The country is rich in natural resources, including water, wildlife, forests (timber), and minerals. Iron ore, gold and diamonds are present in the plateaus and mountains of the northern region. Gold and diamonds have also been discovered in Sinoe and Grand Kru counties in the south east. Liberia possesses approximately 40% of West Africa's rainforest. Though covering large areas, the tropical forest is endangered by deforestation and loss of biodiversity. Despite its richness in natural resources, Liberia is one of the world’s poorest nations. Per capita gross domestic product (GDP) was US$ 362 in 2009, it ranks 169 out of 182 countries in the human development index (2009 UNDP Human Development Report), unemployment is rampant and at least two‐thirds of Liberians (68% of the rural population and 55% of the urban population) are living on less than one dollar a day. The current official population of Liberia is 3.5 million (census 2008) with an estimated one million living in Monrovia. The 14 year (1990‐2003) civil war left more than 270,000 people dead and 800,000 displaced. The brutal conflict also caused economic collapse – GDP fell 90% between 1987 and 1995 – and by the time of the elections in 2005, average income was a quarter of what it had been in 1987. The legacy of the conflict still looms large. Although the political situation is improving following the formation of a democratically elected government in 2006, Liberia faces overwhelming reconstruction and development challenges. Liberia’s recent economic performance has been a bright spot in the country’s transition from war to peace. Despite recent difficulties in the global economy, there has been a remarkable turnaround in growth since 2006 largely due to the Government’s pursuit of policies aimed at promoting economic revitalization and growth. Real GDP is estimated to have increased by 7.8%, 9.5%, 7.1% and 4.6% per annum between 2006 and 2009 and is projected to grow further by 7.5% in 2010 and 10.5% in 2011. This growth is mainly driven by mining, services, manufacturing, agriculture and forestry. Overall, the food security situation in Liberia remains weak. This report provides an overview of the current status, highlights vulnerabilities and makes recommendations to address food insecurity in Liberia.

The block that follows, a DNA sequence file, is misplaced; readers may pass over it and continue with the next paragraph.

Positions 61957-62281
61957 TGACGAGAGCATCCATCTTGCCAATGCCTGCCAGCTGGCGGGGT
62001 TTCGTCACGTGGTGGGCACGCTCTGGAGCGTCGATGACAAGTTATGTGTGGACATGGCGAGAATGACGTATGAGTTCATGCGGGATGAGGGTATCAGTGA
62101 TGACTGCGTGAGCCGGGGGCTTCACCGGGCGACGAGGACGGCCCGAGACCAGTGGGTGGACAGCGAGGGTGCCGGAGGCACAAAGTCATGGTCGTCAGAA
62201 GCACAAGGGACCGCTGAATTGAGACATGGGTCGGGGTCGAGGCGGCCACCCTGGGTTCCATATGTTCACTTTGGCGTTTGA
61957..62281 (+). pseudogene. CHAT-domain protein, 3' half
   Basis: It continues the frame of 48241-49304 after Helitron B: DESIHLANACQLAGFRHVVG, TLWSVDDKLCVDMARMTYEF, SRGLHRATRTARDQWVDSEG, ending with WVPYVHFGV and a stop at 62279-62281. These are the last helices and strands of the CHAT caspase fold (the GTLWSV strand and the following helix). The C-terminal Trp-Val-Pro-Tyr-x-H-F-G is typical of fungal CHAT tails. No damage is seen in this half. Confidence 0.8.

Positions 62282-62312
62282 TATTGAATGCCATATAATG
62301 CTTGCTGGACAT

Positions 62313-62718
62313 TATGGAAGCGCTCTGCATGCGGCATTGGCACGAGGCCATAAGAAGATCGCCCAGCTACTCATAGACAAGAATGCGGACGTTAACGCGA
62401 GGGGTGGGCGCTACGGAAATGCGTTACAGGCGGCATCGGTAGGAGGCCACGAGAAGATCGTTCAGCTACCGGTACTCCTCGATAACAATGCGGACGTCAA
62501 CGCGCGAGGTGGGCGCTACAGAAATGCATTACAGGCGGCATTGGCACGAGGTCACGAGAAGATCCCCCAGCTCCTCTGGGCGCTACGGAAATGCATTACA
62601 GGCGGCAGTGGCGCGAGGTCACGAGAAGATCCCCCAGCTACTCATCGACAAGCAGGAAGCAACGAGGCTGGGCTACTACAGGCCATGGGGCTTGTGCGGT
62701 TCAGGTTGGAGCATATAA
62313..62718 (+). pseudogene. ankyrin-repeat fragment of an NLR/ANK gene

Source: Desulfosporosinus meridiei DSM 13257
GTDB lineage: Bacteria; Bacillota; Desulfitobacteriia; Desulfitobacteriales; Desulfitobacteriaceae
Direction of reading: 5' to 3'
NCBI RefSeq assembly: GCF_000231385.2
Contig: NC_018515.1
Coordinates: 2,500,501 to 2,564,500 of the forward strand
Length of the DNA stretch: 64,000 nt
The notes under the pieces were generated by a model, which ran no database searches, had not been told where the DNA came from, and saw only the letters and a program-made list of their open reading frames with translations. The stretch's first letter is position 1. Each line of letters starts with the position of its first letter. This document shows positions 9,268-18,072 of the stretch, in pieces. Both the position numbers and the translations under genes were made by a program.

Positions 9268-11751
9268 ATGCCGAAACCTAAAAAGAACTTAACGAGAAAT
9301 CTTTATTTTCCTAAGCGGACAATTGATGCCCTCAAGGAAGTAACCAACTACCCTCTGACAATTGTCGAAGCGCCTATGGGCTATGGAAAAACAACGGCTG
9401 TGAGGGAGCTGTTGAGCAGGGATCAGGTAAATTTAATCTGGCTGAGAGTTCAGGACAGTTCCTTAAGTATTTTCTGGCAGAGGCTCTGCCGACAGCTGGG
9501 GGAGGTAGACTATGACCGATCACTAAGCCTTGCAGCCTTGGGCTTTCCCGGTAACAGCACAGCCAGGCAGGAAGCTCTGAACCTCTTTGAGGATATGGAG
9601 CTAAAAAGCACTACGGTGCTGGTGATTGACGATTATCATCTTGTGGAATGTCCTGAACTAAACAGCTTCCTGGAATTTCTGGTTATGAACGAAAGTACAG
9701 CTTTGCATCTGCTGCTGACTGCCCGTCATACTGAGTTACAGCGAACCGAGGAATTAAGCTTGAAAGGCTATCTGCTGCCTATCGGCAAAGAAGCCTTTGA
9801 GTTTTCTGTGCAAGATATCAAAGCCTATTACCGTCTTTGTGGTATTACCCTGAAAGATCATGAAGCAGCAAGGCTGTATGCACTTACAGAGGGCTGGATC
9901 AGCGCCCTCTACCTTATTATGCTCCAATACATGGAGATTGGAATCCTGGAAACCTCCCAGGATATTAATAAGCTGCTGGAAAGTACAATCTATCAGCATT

HUNGER BLIGHTS THE LIVES OF MANY LIBERIANS ( PHOTO : BBC )


6

The State of Food and Nutrition Security in Liberia